Around her 16th birthday, a friend told Rhea Karumuru how much she had helped him while they were at Flower Mound’s Downing Middle School. He credited his happiness then to her being such a good friend.
“I was taken aback,” she said. “I just wanted to listen and only gave him friendly advice when he asked. I wasn’t aware that he was personally dealing with more than he shared originally and was receiving professional help. So, I was pleasantly surprised to learn about the true impact I had on him, even with the support he had already been receiving.”
By being what she wanted to be – a good friend with a listening ear – sparked an idea for the now 18-year-old Marcus High School senior.
“If I could help one person, without even realizing by listening to them as a friend, I wondered how many others I may be able to help on a broader scale,” she said.
So two months before the COVID-19 pandemic started, she launched Rel8, a non-profit peer support group. Her vision was to offer a place for teens like her to share their issues far enough in advance that they don’t lead to mental health problems. Today, aided by Rel8 Vice President and fellow senior Nicole Shokry, the club has 20-30 students attending sessions most Tuesdays after school.
“Our mission is to eliminate taboo and prejudice from early-stage mental health concerns among young adults by creating a forum for them to have safe, non-judgmental conversations with support from peers and experts,” Karumuru said.
Karumuru built the organization’s website (rel8now.org) herself from scratch. She engaged student counselor Triana Burroughs as the club’s advisor and volunteer experts including Erika Dietz (college counseling), Michelle Schwolert (family and substance abuse), Manu Shahi (education) and Rupali Gautam (mental health and college planning). They speak to the students monthly about their specialties.
“My inspiration came from seeing my peers struggling with many things in their daily lives that can turn into mental health issues. I found the best way to help my friends, or any other young adult for that matter, is through active listening and offering non-judgmental support,” Karumuru said. “People don’t realize by offering a listening ear you can help so much.”
Karumuru said the primary areas of stress the group discuss are family, relationships, school and social media.
“Teens increasingly feel a lack of control with issues on the family front, making problems within the household a common cause of stress,” she said. “Therefore, addressing pressure that family matters place on teens can not only help students improve their emotional agility, it can teach them how to be in control of situations.”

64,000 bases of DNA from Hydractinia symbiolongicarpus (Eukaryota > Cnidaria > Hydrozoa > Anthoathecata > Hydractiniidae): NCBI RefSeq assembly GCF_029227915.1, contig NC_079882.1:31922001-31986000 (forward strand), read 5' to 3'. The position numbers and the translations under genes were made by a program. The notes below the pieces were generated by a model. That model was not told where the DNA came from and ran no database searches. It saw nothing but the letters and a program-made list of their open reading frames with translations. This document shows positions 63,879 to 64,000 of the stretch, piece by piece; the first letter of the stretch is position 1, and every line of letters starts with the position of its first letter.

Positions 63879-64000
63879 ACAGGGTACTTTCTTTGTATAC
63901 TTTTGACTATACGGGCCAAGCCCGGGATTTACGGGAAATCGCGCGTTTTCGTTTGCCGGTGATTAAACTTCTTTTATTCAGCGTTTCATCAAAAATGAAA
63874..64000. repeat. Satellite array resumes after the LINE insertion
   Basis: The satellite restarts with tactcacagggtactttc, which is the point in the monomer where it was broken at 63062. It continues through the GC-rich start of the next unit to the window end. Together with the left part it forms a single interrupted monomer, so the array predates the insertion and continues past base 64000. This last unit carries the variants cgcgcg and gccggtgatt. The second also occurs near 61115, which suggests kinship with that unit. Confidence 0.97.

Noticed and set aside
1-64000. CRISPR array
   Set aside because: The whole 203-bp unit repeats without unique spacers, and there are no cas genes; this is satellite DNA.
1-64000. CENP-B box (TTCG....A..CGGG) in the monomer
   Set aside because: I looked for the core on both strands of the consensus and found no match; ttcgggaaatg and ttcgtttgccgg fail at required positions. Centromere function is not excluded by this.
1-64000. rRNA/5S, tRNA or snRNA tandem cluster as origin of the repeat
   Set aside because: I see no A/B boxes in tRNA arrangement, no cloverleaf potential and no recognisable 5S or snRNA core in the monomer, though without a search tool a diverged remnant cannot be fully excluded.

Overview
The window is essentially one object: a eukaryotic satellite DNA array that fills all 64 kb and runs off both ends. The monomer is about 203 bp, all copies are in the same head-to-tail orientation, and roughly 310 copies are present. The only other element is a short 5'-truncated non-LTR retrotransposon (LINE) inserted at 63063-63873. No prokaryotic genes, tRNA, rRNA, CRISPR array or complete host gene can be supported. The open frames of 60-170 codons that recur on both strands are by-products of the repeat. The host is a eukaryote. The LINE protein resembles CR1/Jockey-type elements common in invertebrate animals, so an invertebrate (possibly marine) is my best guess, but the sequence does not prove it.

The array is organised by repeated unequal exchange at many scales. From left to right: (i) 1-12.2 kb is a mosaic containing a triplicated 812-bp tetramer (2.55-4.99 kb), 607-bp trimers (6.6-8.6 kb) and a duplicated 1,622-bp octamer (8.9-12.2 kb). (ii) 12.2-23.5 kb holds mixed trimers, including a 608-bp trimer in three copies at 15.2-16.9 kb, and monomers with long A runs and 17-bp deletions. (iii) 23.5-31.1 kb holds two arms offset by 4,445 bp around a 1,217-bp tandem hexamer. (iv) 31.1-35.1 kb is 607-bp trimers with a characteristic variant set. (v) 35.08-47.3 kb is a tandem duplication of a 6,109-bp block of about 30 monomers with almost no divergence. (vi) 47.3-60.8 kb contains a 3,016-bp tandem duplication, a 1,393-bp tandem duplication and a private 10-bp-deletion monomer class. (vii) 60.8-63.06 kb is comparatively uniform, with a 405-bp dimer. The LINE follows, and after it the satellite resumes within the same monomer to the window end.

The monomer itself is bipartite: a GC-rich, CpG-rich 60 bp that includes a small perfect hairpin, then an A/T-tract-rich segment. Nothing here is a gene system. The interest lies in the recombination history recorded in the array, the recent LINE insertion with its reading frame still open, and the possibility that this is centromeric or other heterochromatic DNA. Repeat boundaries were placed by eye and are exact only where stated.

School worries include grades, class standing, testing, etc. And, since the pandemic, dealing with virtual learning and its nuances in how students best learn and how teachers have been grading.
“The impact of social media has definitely been felt but not as the sole driving factor,” she said. “Technology is changing for the better to where social media doesn’t have as much of an impact as it once did.
“These aren’t issues that just teenagers face. Everyone faces issues where stress can lead to much more harmful problems like physical and mental health conditions.”
She noted that people with underlying issues have additional challenges.
“The whole idea is preventative care is crucial, no matter what the subject is,” she said. “If you catch the stressor early and diminish it, we can keep mental issues from becoming bigger.”
Karumuru’s efforts are fully supported by her father Ravi and mom Jyoti, who moved to the United States from India in the late 1990s. She also has an older sister Komal. In addition to her work on Rel8, Karumuru is vice president of the Marcus Speech and Debate program and a member of the school’s tennis team.
As she increases her group’s awareness at Marcus, Karumuru hopes to ultimately expand to other high schools in the Dallas-Fort Worth area and later to universities and statewide and nationwide organizations.
“My goal is to get as many people involved in this mission as possible,” she said. “Not only do I have plans to carry this on into college, my current plan is make this go digital. Of course there’s tremendous impact when you do this one-on-one, but by digitalizing this valuable support, we can make it accessible to young adults across the entire country.”
Her dream is to attend the University of California-Berkeley and major in computer science with a minor in behavioral sciences.
“The way people interact and how they handle their daily stressors in life is very interesting to me,” she said. “At the same time, I have a strong passion for technology which goes along with my goal to digitize everything. I want to harness the power of technology (artificial intelligence, machine learning etc.) to help solve these mental health concerns people deal with on a daily basis.”